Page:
Vermont Retirement Planners, LLC

54 Highland Avenue
Manchester Center, VT 05255
nick@vtretirement.com
(802) 367-3958

87 North Main St.
Rutland, VT 05701
nick@vtretirement.com
(802) 772-7945

Lifestyle Read Time: 3 min

Debt Stress

The average American owes $59,580 in debt. Of that $59,580, $41,830 is from mortgage debt, $5,640 is from student loans, and $5,470 is from auto loans. Little wonder that money worries can be a major cause of stress.1

The Link Between Stress and Health

Humans have an innate response called “flight or fight.” It is nature’s way of launching our bodies into action; consider the physical responses we feel during moments of stress—faster heartbeat, accelerated breathing, tightening of muscles, and increase in sweating.

These are response mechanisms that prepared our ancestors to run from, or confront, a danger on the savanna. But they can be less useful in more modern times.

In the short term, stress can manifest itself in physical symptoms, such as headaches, fatigue, difficulty sleeping or concentrating, an upset stomach, and general irritability.

These brief episodes of stress usually do not cause lasting harm to personal health.

However, debt—and the stress it causes—is often a persistent problem. If your stress system stays activated over longer periods of time, it can lead to serious health problems, such as weight gain, fatigue, anxiety, depression, headaches, and sleep problems.2

Managing Stress and Debt

If you are experiencing debt-related stress, you should consider attacking the root of the problem. Generally, it takes time to work down debt, but that doesn’t mean you can’t manage the stress during the interim period.3

Developing a strategy to eliminate your debt is the first step to lowering stress since the sense of control that a strategy gives you might furnish you with hope and optimism.

It’s also important that you keep your debt worries in perspective. Remind yourself that debt may not permanently ruin your life. Writing in a journal can be helpful as an outlet for the worried thoughts that can cycle endlessly through your mind. Seek social support—knowing that family and friends are in your corner can be a great source of strength.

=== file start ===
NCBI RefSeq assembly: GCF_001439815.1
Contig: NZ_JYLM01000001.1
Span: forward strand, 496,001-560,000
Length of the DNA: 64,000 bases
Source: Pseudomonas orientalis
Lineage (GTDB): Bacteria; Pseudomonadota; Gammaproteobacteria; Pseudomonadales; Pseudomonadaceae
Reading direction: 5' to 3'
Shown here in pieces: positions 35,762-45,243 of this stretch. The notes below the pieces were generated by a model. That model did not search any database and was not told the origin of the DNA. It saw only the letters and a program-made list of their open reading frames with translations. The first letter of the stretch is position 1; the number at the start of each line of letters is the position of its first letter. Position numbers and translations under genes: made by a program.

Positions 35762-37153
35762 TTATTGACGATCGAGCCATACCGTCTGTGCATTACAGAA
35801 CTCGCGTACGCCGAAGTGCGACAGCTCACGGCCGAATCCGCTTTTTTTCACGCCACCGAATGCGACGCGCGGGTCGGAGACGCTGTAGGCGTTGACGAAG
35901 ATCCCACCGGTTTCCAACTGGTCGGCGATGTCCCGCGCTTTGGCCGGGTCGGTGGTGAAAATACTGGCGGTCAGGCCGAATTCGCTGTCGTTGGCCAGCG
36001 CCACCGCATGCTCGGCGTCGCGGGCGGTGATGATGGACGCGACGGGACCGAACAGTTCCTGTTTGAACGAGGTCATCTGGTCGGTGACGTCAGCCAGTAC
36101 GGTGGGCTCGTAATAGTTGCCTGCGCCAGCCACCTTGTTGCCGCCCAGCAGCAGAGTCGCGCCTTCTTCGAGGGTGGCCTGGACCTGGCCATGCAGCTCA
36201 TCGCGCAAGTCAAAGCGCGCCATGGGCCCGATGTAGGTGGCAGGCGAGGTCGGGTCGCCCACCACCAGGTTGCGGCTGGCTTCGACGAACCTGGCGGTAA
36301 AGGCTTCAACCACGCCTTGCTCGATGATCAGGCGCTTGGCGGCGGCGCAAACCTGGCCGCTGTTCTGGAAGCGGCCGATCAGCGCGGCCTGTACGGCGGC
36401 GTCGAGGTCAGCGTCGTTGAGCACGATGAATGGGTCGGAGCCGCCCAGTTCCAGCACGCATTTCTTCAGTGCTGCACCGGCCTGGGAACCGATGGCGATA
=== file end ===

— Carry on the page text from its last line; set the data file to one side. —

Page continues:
Finally, find time for laughter and extending small kindnesses—each unleashes wonderfully positive chemical reactions that are good for the soul and the body.

1. BusinessInsider.com, March 23, 2023
2. MayoClinic.org, 2023
3. This is a hypothetical example used for illustrative purposes only. It is not representative of any specific debt-reduction strategy or approach.

The content is developed from sources believed to be providing accurate information. The information in this material is not intended as tax or legal advice. It may not be used for the purpose of avoiding any federal tax penalties. Please consult legal or tax professionals for specific information regarding your individual situation. This material was developed and produced by FMG Suite to provide information on a topic that may be of interest. FMG Suite is not affiliated with the named broker-dealer, state- or SEC-registered investment advisory firm. The opinions expressed and material provided are for general information, and should not be considered a solicitation for the purchase or sale of any security. Copyright FMG Suite.

 

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